Far beneath the surface, US oil spill cleanup unfolds
While emergency teams are racing to protect Louisiana's fragile coastlines, the tough business of shutting off the oil spewing into the Gulf of Mexico is taking place far below the ocean surface.world Updated: May 02, 2010 08:35 IST
While emergency teams are racing to protect Louisiana's fragile coastlines, the tough business of shutting off the oil spewing into the Gulf of Mexico is taking place far below the ocean surface.
Nearly a mile (1,500 meters) down on the seabed, six robotic submarines were locked in a race against time to activate a 450-tonne valve to cap a fractured oil well from the sunken Deepwater Horizon rig.
British oil giant BP, which operated the platform before it exploded, caught fire and sank last week, has turned to other futuristic techniques, like building a giant containment dome to avert an environmental disaster of epic proportions.
With researchers warning the slick has tripled to cover an area the size of Puerto Rico, BP began drilling a relief well Saturday, a process that could take up to three months.
Officials are also testing and evaluating the company's plans to use chemical dispersants underwater to limit the impact of the broken well, which is spewing 200,000 gallons of oil into gulf waters each day, in a massive spill that could be seen from space.
Thousands of federal, state and private sector responders have descended upon the Gulf Coast for the unprecedented cleanup operation, with a flotilla of skimmers, tugs, barges and recovery vessels tasked with mopping up the oily mess.
But the hundreds of thousands of feet of inflatable oil boom and various skimming systems have so far not prevented the waters from turning black and a huge oily pool from inching toward the coastline.
Coast Guard Commandant Admiral Thad Allen, who is leading the response effort, noted that spill mitigation efforts have been hampered by the sheer logistical challenge of stanching the leak at the deep underwater well.
"One of the real problems we are having working in that area is what I would call the tyranny of distance and the tyranny of depth," he said.
Allen acknowledged it was "somewhat of a challenge" to operate at a depth of 1,500 meters (5,000 feet) the remotely controlled subs that have yet to succeed in activating a valve, known as a blowout preventer, by pumping it full of hydraulic fluid.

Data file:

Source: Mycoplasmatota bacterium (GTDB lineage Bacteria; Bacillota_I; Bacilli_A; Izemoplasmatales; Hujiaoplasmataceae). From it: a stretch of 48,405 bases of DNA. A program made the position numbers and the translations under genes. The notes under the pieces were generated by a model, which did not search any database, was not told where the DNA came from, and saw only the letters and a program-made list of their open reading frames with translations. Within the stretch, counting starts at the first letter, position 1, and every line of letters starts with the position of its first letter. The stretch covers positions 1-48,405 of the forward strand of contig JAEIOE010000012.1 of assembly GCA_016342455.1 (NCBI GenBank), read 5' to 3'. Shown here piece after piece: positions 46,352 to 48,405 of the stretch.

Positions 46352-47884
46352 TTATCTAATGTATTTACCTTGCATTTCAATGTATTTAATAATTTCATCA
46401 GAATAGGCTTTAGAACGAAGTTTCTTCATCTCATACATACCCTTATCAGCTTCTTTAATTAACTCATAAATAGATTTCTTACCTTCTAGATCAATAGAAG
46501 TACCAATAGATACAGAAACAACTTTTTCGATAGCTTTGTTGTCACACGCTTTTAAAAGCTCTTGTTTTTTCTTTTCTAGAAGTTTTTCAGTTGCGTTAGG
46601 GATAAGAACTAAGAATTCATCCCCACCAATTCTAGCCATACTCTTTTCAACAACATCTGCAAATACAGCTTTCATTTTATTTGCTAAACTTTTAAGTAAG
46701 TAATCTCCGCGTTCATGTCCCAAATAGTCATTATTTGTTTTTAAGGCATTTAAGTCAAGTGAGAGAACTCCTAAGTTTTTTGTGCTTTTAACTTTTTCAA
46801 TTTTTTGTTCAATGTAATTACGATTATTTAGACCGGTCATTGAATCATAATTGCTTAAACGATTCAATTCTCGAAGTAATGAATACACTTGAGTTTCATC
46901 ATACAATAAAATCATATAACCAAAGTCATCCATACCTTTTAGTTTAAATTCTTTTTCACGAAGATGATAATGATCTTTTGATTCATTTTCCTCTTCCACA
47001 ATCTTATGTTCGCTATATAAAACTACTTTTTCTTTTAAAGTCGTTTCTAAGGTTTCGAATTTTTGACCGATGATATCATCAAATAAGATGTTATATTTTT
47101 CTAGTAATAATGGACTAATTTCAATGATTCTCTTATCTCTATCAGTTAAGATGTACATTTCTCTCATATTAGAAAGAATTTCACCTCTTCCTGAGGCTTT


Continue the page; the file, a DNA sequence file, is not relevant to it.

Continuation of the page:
He warned that other options under consideration would be riskier, as Coast Guard officials expressed fears of a worst-case scenario where the well would turn into an unchecked gusher shooting out millions of gallons of oil each day -- 10 times greater than current estimates.
With the robotic submarines yielding little progress and the sheer amount of time required to drill a relief well, the dome could prove to be a crucial solution in mitigating the disaster.
The exact dimensions and design of the dome were still being worked out, but officials said it would be similar to welded steel containment structures called cofferdams that are already used in oil rig construction.
And time is of the essence. At the current estimated rate of leakage, it would take less than eight weeks for the spill to surpass the 11 million gallons of oil that poured from the grounded Exxon Valdez tanker in Alaska in 1989.
Although only a thin sheen of oil has reached the coast, Allen admitted the adverse weather conditions meant a major shore impact of crude was inevitable.
"There's enough oil out there, I think it's logical to assume that it will impact the shoreline. The question is when and where," he said.
It could take decades for the environment to recover, according to Greenpeace researcher Mark Floegel, who said waves were simply washing over the booms deployed to prevent the spill from reaching the coastline, in a region accounting for over 40 percent of America's ecologically fragile wetlands.